- The Washington Times - Wednesday, October 15, 2003

Limitless credit

While Americans have been tightening their belts, bureaucrats have been on a spending spree. And they are buying more than $200 hammers and $60 screws.

Alcohol, prostitution and gambling are three items federal employees have paid for with government credit cards, although Rep. Joe Wilson, South Carolina Republican, and Senate Finance Committee Chairman Charles E. Grassley, Iowa Republican, hope to curtail the abuse when they introduce the Credit Card Reform Act of 2003 today.

The legislation would call on every federal agency to develop strict penalties for abuse, require background credit checks on all persons issued a card, and require regular audits.

During the Clinton presidency alone, when government was supposedly “reinvented,” some 700,000 additional government credit cards were issued to federal workers. Thousands of these recipients were subsequently found to be abusing the cards to the tune of hundreds of millions of dollars.

Abuse was so rampant it caught the attention of the Savannah (Ga.) Morning News, which reported Uncle Sam’s workers were buying up Ozzy Osbourne tickets, lingerie, tattoos — even paying for tuition to bartender school.

Climbing and slipping

The Washington Post-ABC News poll is one and the same, conducted by telephone Oct. 9-13 among a random national sample of 1,000 adults.

But let’s examine how the poll’s results were presented to readers and viewers of both news outlets. First, the Post, which published the results under the headline, “Bush Rallying Support in Polls.”

“Bush aides expressed relief at several polls this week, including a Washington Post-ABC News poll released yesterday, that found the president’s approval rating stabilizing after a steady drop since Iraqi President Saddam Hussein was ousted in mid-April.”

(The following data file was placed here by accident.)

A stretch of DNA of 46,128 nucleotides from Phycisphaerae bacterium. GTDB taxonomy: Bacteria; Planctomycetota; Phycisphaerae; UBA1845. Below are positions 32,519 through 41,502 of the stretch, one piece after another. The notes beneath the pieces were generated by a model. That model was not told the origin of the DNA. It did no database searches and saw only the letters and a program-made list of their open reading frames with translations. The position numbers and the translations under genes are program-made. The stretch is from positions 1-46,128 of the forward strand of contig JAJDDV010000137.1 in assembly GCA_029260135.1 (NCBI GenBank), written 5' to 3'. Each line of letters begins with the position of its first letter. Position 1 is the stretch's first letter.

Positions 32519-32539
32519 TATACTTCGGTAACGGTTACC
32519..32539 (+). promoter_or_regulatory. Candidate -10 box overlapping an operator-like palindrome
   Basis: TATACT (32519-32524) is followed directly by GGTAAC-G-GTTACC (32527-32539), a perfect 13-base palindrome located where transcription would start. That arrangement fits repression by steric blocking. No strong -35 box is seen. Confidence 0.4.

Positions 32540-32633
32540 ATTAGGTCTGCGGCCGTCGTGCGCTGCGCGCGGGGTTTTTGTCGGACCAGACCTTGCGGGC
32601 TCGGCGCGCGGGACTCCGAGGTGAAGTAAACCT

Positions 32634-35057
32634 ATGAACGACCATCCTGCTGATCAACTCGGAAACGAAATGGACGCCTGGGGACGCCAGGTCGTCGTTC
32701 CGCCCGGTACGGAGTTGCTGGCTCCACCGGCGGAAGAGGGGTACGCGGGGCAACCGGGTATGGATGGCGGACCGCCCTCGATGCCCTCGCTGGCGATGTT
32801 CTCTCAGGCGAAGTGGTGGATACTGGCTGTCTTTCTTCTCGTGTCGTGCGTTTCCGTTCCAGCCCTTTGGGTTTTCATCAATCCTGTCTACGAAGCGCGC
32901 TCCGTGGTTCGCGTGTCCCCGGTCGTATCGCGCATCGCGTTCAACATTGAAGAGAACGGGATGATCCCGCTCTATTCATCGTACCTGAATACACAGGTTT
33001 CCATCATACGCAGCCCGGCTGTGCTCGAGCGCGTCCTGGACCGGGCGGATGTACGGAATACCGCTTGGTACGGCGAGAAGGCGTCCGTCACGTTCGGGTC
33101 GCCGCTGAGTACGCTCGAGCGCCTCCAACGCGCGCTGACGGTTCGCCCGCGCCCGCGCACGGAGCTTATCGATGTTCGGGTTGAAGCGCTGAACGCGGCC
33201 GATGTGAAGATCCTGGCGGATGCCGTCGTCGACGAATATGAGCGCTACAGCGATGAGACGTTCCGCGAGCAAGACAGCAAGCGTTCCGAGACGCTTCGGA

The Post went so far as to compare Mr. Bush’s approval rating of 53 percent with President Clinton’s approval rating of 52 at equivalent times before their re-election races.

Now let’s look at ABC News’ analysis of the same poll, published beneath the headline, “Bush Slipping.”

“Persistent criticism on the economy and his Iraq policy alike are clouding President Bush’s political standing, creating vulnerabilities that combine to lock the incumbent and an unnamed Democrat in a dead heat for the 2004 vote.”

Congressman Hanks?

The Eisenhower Institute’s next author series will feature George Crile and his new book, “Charlie Wilson’s War: The Extraordinary Story of the Largest Covert Operation in History.”

A veteran producer for the CBS show “60 Minutes,” Mr. Crile writes how the scandal-prone former Texas Democratic congressman managed to provide the CIA with hundred of millions of dollars to arm mujahideen in Afghanistan.

No sooner was the book published this year than Tom Hanks’ production company, Playtone, purchased the exclusive rights. Word is Mr. Hanks wants to play the lead role.

Polishing the news

“Biskup Thomas Wenski Rozpocznie Otwarcie Izby Reprezentantow Stanow Zjednoczonych Przez Modlitwe.”

Say what?

Rep. Mark Foley, a Florida Republican who is Catholic, says he wanted residents of America and Poland alike to know that the Rev. Thomas Wenski, co-adjutor bishop of Orlando, will be guest chaplain in the House of Representatives tomorrow.

Just to be sure, he took the trouble to issue two separate news advisories: one in English and a “Polish version.”

Bishop Wenski, who like Pope John Paul II has Polish roots, will begin his day on Capitol Hill by offering a prayer for the congressmen.

Daily reminder

Robert C. Bonner, commissioner of the Bureau of Customs and Border Protection at the Department of Homeland Security, said if he needed any reminder, an aerial photograph of ground zero in New York hangs on the wall of his conference room at Customs and Border Protection headquarters.

“The smoldering rubble still moves me,” Mr. Bonner told a crowd at the Heritage Foundation, “a daily reminder to me and my senior managers that our work to protect America against further terrorist attacks is urgent and essential to the security of our homeland.”

John McCaslin, a nationally syndicated columnist, can be reached at 202/636-3284 or jmccaslin@washingtontimes.com.

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